Palavras-chave : Estampagem a quente, Ligas de Alumínio da serie 6xxx, Envelhecimento Natural, Envelhecimento Artificial,

Retorno Elástico, Simulação Numérica

Influence of Aging in the Warm Forming of 6xxx series Aluminum Alloys Vasco Manuel Neto Simões 2017

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Résumé

Résumé

L'industrie du transport fait actuellement face à des contraintes environnementales qui exigent des réductions de la masse des véhicules tandis que les contraintes de sécurité imposent l'augmentation de la résistance des structures.

Pour répondre à ces deux objectifs, l'une des approches adoptées consiste à utiliser des matériaux métalliques légers, comme par exemple les alliages d'aluminium.

Cependant, ces alliages présentent une plus faible formabilité et un retour élastique plus élevé que les aciers traditionnellement utilisés dans les opérations d emboutissage. Dans ce contexte, l emboutissage à température tiède appa raît comme une solution très intéressante pour résoudre ces problèmes. Néanmoins, l emboutissage à tiède des alliages d'aluminium reste toujours un défi car la gamme de température utilisée est proche de celle utilisée lors des traitements thermiques de ce s alliages. Ainsi l augmentation de la température peut entraîner un durcissement par précipitation, modifiant le comportement thermomécanique du matériau. Ces changements doivent être prédits pour éviter des variations dans le process de production. En ou tre, les alliages d aluminium à traitement thermique, sont susceptibles de vieillir naturellement, ce qui peut entraîner des défauts à la fin de l emboutissage. Dans ce contexte, l'objectif principal de ce travail a été d'analyser les conditions d emboutis sage à tiède des alliages d'aluminium à traitement thermique en tenant compte du vieillissement naturel, afin de proposer des solutions permettant d améliorer la robustesse des opérations d emboutissage.

Deux nuances d alliages d'aluminium à traitement the rmique Al-Mg-Si, de la série 6xxx, ont été sélectionnées pour l'étude : l'EN AW 6016-T4 et l'EN AW 6061-T6. Leurs comportements thermo mécaniques ont été caractérisés en utilisant des essais de traction sur une machine Gleeble 3500 entre la température ambiante (TA) et 300 °C.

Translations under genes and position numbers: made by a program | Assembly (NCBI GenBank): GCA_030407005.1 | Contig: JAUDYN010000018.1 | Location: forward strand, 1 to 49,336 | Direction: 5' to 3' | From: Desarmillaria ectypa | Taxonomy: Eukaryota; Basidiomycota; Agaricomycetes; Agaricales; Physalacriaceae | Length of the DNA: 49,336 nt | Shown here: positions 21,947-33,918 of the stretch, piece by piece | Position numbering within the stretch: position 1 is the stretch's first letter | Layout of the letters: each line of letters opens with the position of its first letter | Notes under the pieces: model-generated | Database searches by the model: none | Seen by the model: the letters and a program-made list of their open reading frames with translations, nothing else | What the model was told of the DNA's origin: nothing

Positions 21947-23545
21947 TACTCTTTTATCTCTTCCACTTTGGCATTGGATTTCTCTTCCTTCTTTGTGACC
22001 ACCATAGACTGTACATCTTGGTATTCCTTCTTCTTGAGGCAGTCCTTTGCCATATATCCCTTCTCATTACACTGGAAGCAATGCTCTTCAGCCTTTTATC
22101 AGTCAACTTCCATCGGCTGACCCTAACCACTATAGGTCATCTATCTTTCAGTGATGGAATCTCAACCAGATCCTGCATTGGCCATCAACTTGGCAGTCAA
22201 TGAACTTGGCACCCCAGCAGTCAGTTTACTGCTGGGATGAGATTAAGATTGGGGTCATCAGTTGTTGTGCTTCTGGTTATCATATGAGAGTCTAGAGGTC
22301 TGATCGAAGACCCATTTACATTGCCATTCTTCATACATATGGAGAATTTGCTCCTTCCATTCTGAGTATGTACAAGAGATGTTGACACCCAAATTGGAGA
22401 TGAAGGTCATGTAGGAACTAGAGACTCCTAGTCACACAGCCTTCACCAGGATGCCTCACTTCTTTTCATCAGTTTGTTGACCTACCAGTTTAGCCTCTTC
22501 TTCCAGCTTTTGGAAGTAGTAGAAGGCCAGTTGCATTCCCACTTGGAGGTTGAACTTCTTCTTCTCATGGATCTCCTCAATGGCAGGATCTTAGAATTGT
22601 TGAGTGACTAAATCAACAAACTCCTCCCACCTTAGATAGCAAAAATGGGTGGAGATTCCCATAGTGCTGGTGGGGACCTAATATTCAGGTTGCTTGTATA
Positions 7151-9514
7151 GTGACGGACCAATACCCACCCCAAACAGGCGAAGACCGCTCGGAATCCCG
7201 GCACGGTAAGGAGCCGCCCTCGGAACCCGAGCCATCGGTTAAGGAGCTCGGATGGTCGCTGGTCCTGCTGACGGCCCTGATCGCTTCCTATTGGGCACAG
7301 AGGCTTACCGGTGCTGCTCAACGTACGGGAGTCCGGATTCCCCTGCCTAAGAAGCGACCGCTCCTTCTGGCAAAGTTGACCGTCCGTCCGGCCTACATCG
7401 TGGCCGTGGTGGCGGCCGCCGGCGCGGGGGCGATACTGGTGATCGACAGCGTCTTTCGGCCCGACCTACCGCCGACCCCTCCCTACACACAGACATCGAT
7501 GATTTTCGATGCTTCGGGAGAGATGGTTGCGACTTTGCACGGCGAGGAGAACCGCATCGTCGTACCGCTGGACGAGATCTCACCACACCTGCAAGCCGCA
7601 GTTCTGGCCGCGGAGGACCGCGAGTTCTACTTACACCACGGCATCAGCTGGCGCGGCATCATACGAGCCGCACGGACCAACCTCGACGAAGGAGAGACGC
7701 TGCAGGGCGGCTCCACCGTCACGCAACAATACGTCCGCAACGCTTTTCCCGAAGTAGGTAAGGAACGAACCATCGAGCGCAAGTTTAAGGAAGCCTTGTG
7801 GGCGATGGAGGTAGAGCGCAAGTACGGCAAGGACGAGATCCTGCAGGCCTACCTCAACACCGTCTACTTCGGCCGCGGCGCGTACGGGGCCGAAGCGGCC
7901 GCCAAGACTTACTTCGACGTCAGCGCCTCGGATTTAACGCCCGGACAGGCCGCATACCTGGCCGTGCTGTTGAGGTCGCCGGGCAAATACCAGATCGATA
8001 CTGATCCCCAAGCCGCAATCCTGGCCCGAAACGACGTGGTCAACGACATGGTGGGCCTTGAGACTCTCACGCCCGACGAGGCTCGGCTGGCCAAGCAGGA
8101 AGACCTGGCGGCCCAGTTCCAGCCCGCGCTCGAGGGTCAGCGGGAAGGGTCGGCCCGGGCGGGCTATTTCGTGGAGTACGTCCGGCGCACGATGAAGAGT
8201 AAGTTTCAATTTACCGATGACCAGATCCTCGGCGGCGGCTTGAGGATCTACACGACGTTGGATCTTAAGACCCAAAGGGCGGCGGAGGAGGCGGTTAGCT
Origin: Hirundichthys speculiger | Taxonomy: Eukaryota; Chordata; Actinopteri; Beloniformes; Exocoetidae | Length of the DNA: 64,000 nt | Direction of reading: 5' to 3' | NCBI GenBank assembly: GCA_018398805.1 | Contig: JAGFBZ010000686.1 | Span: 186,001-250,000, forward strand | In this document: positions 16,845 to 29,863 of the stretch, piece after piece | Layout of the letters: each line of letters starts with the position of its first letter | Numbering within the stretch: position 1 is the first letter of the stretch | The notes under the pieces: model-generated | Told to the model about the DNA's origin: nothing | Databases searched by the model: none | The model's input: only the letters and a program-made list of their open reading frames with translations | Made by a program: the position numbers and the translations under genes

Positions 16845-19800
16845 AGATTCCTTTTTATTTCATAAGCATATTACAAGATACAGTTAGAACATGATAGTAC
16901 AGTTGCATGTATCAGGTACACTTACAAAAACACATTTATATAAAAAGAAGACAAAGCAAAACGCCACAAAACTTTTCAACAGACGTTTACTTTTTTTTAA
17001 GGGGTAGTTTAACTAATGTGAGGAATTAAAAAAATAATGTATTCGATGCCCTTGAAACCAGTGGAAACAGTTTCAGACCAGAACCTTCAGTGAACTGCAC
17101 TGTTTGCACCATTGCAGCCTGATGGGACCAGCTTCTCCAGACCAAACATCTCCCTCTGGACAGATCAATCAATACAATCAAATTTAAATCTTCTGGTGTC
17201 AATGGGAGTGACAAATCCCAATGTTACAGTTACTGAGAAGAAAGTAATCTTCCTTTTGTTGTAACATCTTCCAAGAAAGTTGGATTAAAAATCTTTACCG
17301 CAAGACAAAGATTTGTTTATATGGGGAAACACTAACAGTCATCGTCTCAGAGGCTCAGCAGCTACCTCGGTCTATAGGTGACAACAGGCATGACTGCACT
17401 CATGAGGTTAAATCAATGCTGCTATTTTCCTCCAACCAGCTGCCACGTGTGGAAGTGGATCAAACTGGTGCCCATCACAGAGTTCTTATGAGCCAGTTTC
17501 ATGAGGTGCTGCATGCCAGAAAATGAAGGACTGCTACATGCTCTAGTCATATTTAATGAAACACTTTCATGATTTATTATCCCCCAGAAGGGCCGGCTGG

Des essais supplémentaires pour analyser l influence du temps de maintien en

température à 200 °C ont été effectués sur une machine Instron 4505 avec

l utilisation d une enceinte thermique. Le champ de déformation a été mesuré par le

système de corrélation d images GOM ARAM)S M. Des essais d'emboutissage de

godets cylindriques ont été également effectués entre TA et 250 °C avec des

conditions non isothermes sur une machine Zwick / Roell Amsler BUP200, la matrice

et le serre-flanc étant chauffés jusqu'à la température voulue alors que le poinçon est

refroidi pour conserver sa température proche de la TA. Au cours de ces essais, la

vitesse d'emboutissage et le temps de maintien en température du flan ont aussi été

étudiés. Après l'opération d emboutissage, l'épaisseur et la hauteur du godet ont été

mesurés, ainsi que le retour élastique selon l essai d ouverture d anneau essai dit de

Demeri). Enfin, l'influence du vieillissement naturel a été évaluée pour une période

allant de 1 à 18 mois, ce qui a nécessité la duplication de certains essais.

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x

Globalement, il est possible de corréler les résultats thermo mécaniques avec ceux obtenus au cours des essais d emboutissage, en validant l'approche macroscopique adoptée pour l'analyse des résultats de traction. Le comportement mécanique de l EN AW -T6 montre un faible vieillissement naturel, alors qu'il a un effet important pour l'alliage EN AW 6016-T4. Ce vieillissement entraîne une augmentation de la limite d'élasticité et de la résistance maximale à la traction et par conséquent, du retour élastique. Dans ce contexte, les essais d emboutissage à et 250 °C se révèlent être une solution efficace pour réduire la variabilité causée par le vieillissement naturel.

Les deux alliages présentent une sensibilité négligeable à la vitesse de déformation à la TA, alors qu'elle est positive à hautes températures. Les essais d emboutissage à tiède effectués à ° C montrent que les vitesses d emboutissage élevées sont avantageuses, la formabilité et le retour élastique restant stables ou améliorés avec l augmentation de la vitesse d emboutissage. En fait, une faible vi tesse d emboutissage entraîne un temps d'exposition élevé qui favorise le durcissement dynamique par précipitation dans le cas de l'alliage EN AW 6016-T4 provoquant une augmentation de la force d emboutissage et du retour élastique. Les essais de traction avec les étapes de relaxation ont été extrêmement utiles pour comprendre les phénomènes de précipitation dynamique à 200°C. En outre, quelle que soit la vitesse d emboutissage adoptée, la variabilité causée par le vieillissement naturel est restée négligea ble lors de l emboutissage à tiède, ce qui a permis de valider l'efficacité de cette solution. Globalement, il est apparu que le système de chauffage utilisé pour l emboutissage à tiède doit garantir une vitesse de chauffe rapide, ce qui est également avantageux pour le temps de production.